nisi prius

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nisi prius. The statute of Westminster II, chapter 30, established this system which was an important factor in the growth of the common law. The Court of Common Pleas was established at Westminster palace after Magna Carta (1215), but the disadvantage of bringing cases before the justices there was that the jury, which had to come from the litigant's own locality, had to travel to Westminster to give its verdict. In order to avoid the inconvenience of this system, Edward I's legislation provided that the jury verdict should be given at Westminster ‘unless before’ the date arranged, the travelling justices visited the area and took the jury's verdict in their own local court. It was then ensured that justices should invariably visit the locality before the specified date, thus speeding and making more convenient the process of litigation in the common law court.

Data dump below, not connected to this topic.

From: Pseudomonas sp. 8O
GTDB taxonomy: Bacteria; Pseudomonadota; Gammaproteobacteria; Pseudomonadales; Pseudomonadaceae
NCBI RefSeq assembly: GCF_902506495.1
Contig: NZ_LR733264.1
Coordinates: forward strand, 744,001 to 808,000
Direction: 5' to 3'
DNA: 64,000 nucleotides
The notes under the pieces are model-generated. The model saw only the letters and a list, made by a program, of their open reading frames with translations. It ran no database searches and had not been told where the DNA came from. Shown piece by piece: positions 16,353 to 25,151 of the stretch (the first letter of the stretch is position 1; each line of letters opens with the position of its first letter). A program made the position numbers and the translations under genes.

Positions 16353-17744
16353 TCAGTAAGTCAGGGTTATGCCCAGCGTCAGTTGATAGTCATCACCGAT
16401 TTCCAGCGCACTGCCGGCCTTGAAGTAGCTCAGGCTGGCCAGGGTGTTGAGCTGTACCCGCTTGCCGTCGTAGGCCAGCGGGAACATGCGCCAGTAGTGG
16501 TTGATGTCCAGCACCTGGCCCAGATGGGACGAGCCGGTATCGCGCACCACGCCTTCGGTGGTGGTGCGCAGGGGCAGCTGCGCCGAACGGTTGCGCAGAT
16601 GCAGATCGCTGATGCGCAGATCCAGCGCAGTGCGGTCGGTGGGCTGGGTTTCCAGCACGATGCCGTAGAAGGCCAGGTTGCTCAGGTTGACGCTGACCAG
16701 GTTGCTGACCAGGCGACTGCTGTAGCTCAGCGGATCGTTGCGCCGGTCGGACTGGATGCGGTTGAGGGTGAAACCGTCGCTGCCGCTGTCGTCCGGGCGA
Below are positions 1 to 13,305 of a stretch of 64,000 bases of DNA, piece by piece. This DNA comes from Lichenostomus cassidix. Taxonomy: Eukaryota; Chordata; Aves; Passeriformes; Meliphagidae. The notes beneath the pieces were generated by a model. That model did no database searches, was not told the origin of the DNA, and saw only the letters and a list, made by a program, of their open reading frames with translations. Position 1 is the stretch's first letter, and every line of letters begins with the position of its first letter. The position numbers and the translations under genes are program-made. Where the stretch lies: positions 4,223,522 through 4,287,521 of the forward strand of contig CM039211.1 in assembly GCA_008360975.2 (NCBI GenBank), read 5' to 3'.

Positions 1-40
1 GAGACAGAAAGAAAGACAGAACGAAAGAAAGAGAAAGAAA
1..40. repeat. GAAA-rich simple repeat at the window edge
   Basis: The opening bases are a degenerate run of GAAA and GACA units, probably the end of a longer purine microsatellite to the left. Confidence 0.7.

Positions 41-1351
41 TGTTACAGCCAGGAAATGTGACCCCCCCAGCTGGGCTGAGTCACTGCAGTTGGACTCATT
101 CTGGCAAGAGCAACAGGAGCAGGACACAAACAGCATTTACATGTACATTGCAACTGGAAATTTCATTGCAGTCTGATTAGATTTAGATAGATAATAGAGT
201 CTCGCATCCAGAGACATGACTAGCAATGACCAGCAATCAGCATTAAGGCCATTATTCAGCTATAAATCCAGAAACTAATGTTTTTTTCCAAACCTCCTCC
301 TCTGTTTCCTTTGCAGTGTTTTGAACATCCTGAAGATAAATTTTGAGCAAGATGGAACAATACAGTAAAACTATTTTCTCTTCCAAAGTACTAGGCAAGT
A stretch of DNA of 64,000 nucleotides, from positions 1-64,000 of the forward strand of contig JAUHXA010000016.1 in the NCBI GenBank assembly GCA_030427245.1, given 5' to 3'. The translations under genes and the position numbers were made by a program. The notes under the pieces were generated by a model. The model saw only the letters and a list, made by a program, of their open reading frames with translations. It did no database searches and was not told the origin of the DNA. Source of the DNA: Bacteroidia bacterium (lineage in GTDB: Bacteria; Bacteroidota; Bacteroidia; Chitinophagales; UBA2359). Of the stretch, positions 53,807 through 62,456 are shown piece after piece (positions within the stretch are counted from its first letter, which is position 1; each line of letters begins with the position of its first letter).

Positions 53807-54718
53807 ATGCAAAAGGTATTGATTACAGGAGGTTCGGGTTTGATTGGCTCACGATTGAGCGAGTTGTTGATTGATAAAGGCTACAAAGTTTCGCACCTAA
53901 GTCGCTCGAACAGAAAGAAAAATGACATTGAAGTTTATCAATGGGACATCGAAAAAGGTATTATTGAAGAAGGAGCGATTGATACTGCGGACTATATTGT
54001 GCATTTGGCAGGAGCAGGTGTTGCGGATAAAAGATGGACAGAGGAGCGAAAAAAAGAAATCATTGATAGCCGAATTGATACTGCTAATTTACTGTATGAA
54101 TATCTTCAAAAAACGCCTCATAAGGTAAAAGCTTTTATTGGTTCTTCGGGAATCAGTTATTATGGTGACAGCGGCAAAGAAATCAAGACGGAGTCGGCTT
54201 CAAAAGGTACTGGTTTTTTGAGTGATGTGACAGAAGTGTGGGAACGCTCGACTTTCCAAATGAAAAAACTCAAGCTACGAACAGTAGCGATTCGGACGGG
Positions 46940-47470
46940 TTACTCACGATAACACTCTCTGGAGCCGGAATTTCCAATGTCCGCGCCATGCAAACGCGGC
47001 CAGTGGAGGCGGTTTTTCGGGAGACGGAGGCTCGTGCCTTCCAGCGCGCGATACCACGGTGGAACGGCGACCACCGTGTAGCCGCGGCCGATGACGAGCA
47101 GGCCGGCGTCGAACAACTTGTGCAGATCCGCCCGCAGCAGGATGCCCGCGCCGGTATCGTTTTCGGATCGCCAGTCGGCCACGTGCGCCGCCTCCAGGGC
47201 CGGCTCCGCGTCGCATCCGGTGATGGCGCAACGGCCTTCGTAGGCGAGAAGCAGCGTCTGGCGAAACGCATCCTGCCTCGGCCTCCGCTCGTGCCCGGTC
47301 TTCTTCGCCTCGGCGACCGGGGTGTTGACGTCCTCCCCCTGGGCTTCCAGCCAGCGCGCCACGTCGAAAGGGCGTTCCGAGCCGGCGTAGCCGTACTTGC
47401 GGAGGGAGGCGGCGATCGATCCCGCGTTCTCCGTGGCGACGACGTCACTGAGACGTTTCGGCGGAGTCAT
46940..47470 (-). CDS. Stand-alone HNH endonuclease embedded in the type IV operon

Maureen Mulholland

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NISI PRIUS

[Latin, Unless before.]

A court of nisi prius is a court that tries questions of fact before one judge and, in some cases, a jury. In the United States, the term ordinarily applies to the trial level court where the case is heard by a jury, as opposed to a higher court that entertains appeals where no jury is present.